Biden Pays Homage to Service Members in Veterans Day Speech

  • Published
  • By Terri Moon Cronk
  • DOD News

U.S. military veterans represent the best of the nation and "the very spine of America," President Joe Biden said today at a Veterans Day ceremony at Arlington National Cemetery.


"Today, we pay homage to the unrelenting bravery and dedication that distinguish all of those who have earned the title of American veteran," the president said. "It's an honor that not only a small percentage of Americans can claim, [but] one that marks those who are able to claim it as brothers and sisters. It's a badge of courage that unites across all ages, regardless of background, because to be a veteran is to survive challenges most Americans will never know."

The president said each veteran is a link in a proud chain of patriots who have stood in defense of the United States, and Americans owe a debt of gratitude to them.

"[On] this Veterans Day and every day, we honor that great debt and recommit ourselves to keeping our sacred obligation as a nation to honor what you've done. ... We have many obligations, [but] one truly sacred obligation is to properly prepare and equip those who we send into harm's way and care for them and their families while they're deployed and when they return home," he said. "This is a lifetime, sacred commitment. It never expires." 

Biden said that, for two decades, the lives of U.S. service members, veterans and their families have been shaped by the conflicts in Iraq and Afghanistan. Since Sept. 11, 2001, when the United States was attacked by terrorists, hundreds of thousands of Americans have served, and many are still serving today in harm's way, and we cannot forget them, he said. 

The numbers of those killed or wounded in action in those 20 years of war represent the costs of war we'll carry as a nation for decades to come, the president said. 

Addressing veterans, service members, families, caregivers and survivors, Biden said, "[Our] administration is going to meet the sacred obligation that we owe you. We're going to work with Congress — Republicans and Democrats together — to make sure our veterans receive the world-class benefits they've earned and meet the sacred, specific care and specific needs they each individually need." 

Biden said that means expanding presumptive conditions for toxic exposure and particulate matter, including Agent Orange and burn pits. "We're going to keep pushing … to be more nimble and responsive, reviewing all the data and evidence to determine additional presumptive conditions that make sure our veterans don't have to wait to get the care they need. It also means prioritizing mental health care that's necessary to treat the invisible wounds that so many of our veterans carry, including pursuing our newly released comprehensive public health strategy to reduce military veteran suicides."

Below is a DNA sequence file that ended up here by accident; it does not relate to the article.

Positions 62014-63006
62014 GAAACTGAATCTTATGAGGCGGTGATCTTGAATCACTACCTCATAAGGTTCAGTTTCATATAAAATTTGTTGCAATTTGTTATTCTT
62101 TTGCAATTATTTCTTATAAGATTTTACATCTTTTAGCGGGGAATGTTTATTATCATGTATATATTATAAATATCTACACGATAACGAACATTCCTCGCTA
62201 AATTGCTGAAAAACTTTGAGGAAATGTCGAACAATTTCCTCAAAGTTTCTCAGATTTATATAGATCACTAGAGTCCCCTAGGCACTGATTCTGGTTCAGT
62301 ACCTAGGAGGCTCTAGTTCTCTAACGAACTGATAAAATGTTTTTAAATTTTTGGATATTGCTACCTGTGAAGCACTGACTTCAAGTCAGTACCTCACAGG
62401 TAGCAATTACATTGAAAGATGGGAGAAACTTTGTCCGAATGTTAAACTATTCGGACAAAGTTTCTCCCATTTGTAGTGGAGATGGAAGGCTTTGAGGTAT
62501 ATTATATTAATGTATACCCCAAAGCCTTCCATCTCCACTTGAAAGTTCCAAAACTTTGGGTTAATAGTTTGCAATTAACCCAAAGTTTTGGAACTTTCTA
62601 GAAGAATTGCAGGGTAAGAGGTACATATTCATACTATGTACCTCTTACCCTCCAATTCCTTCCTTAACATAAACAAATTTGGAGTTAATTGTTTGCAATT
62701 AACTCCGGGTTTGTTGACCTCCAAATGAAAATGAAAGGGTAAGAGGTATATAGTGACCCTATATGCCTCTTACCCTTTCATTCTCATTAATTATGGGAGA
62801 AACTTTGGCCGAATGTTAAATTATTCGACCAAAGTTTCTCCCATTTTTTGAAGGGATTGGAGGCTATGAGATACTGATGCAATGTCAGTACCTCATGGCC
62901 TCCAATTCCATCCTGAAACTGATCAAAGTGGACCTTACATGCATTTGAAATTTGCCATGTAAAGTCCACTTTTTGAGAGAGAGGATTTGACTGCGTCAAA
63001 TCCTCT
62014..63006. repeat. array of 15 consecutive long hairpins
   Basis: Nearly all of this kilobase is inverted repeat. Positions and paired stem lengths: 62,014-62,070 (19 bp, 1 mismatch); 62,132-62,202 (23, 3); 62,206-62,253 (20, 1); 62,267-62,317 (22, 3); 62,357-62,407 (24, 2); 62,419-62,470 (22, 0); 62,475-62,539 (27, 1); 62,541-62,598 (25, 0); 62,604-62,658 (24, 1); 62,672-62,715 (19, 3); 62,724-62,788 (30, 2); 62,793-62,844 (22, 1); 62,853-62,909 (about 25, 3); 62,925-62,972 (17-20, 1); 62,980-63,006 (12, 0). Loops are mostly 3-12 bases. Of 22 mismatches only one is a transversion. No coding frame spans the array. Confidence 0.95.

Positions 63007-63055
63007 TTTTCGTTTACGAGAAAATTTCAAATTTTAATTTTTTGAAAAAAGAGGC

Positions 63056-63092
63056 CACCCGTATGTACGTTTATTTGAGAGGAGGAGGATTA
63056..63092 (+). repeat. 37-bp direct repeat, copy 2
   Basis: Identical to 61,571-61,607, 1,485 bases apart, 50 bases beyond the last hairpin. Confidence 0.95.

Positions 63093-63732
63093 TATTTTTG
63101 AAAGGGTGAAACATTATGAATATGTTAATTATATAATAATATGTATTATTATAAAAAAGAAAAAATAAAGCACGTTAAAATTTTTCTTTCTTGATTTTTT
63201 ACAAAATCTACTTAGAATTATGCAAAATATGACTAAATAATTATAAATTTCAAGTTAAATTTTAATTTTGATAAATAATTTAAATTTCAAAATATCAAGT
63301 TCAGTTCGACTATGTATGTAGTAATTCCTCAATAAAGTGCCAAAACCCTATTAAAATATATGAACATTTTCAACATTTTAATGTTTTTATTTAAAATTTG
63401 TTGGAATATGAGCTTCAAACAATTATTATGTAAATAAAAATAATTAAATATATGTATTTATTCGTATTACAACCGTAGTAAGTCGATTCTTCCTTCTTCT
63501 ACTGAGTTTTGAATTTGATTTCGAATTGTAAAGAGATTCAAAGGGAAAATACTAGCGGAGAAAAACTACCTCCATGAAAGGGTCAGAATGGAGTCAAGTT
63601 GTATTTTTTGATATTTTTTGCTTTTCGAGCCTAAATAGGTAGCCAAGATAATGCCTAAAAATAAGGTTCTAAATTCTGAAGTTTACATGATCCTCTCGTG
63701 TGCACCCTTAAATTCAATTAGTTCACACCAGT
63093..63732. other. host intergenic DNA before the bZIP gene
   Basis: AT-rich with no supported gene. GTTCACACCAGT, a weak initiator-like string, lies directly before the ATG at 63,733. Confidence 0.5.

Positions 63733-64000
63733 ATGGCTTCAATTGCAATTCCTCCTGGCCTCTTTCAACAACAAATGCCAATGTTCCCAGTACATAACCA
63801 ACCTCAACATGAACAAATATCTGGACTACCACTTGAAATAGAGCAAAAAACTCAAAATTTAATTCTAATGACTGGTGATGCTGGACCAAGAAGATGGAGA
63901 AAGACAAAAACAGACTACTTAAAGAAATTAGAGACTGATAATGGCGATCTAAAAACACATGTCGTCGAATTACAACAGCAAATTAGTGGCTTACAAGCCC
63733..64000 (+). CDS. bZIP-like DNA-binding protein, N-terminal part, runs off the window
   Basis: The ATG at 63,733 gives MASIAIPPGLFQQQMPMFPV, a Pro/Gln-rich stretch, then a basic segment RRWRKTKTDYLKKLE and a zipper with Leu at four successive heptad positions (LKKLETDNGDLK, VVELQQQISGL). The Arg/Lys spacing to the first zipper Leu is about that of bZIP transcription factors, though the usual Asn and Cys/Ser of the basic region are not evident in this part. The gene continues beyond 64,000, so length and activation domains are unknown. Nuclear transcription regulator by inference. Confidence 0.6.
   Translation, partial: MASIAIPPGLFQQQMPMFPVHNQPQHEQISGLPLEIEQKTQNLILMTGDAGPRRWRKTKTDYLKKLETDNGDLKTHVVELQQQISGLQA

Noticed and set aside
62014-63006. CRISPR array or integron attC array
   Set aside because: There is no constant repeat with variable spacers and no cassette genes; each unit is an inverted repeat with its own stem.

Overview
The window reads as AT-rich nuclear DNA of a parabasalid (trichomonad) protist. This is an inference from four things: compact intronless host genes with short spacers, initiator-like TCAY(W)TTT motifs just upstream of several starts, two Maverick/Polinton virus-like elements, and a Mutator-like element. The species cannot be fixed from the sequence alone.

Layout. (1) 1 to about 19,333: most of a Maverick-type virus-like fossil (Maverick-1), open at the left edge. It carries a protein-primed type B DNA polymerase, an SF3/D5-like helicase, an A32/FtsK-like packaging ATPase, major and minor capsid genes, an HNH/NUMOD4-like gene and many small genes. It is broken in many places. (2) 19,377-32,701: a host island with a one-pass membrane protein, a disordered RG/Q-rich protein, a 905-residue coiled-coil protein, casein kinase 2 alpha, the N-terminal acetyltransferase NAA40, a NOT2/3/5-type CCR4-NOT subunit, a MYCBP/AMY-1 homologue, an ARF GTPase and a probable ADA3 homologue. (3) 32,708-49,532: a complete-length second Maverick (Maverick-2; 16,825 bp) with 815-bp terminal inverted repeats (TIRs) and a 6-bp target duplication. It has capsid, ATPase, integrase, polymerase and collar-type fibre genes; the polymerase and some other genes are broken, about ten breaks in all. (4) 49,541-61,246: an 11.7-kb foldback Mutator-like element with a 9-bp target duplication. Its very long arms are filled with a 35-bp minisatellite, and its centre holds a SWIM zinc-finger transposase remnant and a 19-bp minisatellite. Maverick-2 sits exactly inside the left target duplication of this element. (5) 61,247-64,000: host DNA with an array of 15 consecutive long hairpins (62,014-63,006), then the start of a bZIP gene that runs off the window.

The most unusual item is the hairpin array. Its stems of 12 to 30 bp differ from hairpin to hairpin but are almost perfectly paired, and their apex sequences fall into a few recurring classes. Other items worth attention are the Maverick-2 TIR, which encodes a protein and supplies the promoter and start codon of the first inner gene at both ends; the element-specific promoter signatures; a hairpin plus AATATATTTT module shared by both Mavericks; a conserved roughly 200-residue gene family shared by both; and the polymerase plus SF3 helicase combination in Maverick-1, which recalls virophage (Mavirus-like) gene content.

Biden urged veterans who are struggling with mental health issues to reach out and call the Veterans Crisis Line at: 1-800-273-8255, press 1.

The president said his administration is also making sure the growing population of women and LGBTQ+ veterans receive appropriate services and support. 

As efforts continue to defeat the COVID-19 pandemic, Biden said his "Build Back Better" initiative also means keeping the needs of veterans front and center. To that end, the American Rescue Plan includes $17 billion to support the Department of Veterans Affairs' COVID-19 vaccination program and fund programs that provide rapid retraining assistance for veterans who lost their jobs during the pandemic. There are also funds for housing assistance, debt forgiveness and improvements to VA facilities and the living conditions of vulnerable veterans, the president said.

This Veterans Day also marks the centennial of one of the most hallowed American monuments: the Tomb of the Unknown, Biden said.

"One-hundred years ago today, an American soldier of the First World War … completed the voyage from an unidentified battlefield in France, over the rough Atlantic seas, here to Arlington National Cemetery. He lay and stayed under the Capitol rotunda for two days, on the same [structure] that held the body of [President Abraham Lincoln] as 90,000 Americans came to pay respects. On the final leg of his journey, he was escorted from the Capitol by the president of the United States, the chief justice of the Supreme Court, members of Congress, [Army Gen. John J. Pershing], the chiefs of staff and Medal of Honor recipients all walking, as The Washington Post said, 'processing without parallel' to give honor due to American servicemen — not just anonymous souls entombed in gleaming marble, but the generations of Americans who dared all, risked all, gave all, to the cause of freedom," he said.


Today, 100 years later, we keep a sacred watch over their graves, the president said. "Generations of elite sentinels have taken the pledge of their eternal vigilance. We lay wreaths and renew our oath. We stand in solemn awe of such fidelity because, for us to keep faith in American veterans, we must never forget exactly what was given us; what each of them was willing to put on the line for us," Biden said. 

"We must never forget it is the mighty arm of the American warrior — never bending, never breaking, never yielding — generation after generation that secured for us the blessings of a nation that still stands today as the beacon of liberty, democracy and justice around the world," Biden said.